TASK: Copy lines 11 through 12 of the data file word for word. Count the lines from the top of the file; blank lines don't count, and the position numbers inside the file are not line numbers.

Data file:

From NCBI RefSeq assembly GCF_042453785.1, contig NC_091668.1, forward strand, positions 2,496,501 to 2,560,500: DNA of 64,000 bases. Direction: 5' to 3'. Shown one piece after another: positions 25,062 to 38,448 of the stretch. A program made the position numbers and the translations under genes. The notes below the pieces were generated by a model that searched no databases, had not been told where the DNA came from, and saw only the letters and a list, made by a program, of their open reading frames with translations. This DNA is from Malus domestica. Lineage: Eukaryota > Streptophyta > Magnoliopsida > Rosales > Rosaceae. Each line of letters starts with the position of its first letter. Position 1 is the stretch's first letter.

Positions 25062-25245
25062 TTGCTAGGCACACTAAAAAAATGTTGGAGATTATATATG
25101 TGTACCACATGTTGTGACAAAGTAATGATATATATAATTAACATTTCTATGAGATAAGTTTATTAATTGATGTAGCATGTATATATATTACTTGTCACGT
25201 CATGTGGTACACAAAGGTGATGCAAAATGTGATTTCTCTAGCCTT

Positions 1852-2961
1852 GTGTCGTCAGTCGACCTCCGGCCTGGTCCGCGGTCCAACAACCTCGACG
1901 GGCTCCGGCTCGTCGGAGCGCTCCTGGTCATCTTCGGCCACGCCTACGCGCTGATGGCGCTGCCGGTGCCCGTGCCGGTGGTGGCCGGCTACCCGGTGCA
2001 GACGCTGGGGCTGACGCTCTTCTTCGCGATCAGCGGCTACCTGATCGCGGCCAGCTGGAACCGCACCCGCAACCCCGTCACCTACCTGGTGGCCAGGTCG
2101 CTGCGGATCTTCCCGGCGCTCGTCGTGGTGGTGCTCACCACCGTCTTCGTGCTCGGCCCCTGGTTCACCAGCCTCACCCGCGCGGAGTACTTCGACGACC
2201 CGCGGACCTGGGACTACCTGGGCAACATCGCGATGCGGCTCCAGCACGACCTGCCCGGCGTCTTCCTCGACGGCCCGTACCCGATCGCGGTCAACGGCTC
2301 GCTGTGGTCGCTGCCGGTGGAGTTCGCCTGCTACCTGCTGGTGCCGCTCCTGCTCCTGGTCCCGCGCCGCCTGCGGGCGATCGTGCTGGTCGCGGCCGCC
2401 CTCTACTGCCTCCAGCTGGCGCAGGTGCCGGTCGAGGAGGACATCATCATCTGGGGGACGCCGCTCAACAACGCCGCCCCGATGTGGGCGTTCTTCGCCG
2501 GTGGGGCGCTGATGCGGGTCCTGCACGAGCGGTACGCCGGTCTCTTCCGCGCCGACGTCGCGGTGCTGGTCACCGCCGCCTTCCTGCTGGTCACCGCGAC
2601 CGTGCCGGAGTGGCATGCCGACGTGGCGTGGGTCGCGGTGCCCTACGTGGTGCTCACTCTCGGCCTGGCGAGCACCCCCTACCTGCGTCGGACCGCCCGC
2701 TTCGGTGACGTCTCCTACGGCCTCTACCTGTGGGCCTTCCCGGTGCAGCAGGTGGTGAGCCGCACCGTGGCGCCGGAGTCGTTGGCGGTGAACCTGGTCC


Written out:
2201 CGCGGACCTGGGACTACCTGGGCAACATCGCGATGCGGCTCCAGCACGACCTGCCCGGCGTCTTCCTCGACGGCCCGTACCCGATCGCGGTCAACGGCTC
2301 GCTGTGGTCGCTGCCGGTGGAGTTCGCCTGCTACCTGCTGGTGCCGCTCCTGCTCCTGGTCCCGCGCCGCCTGCGGGCGATCGTGCTGGTCGCGGCCGCC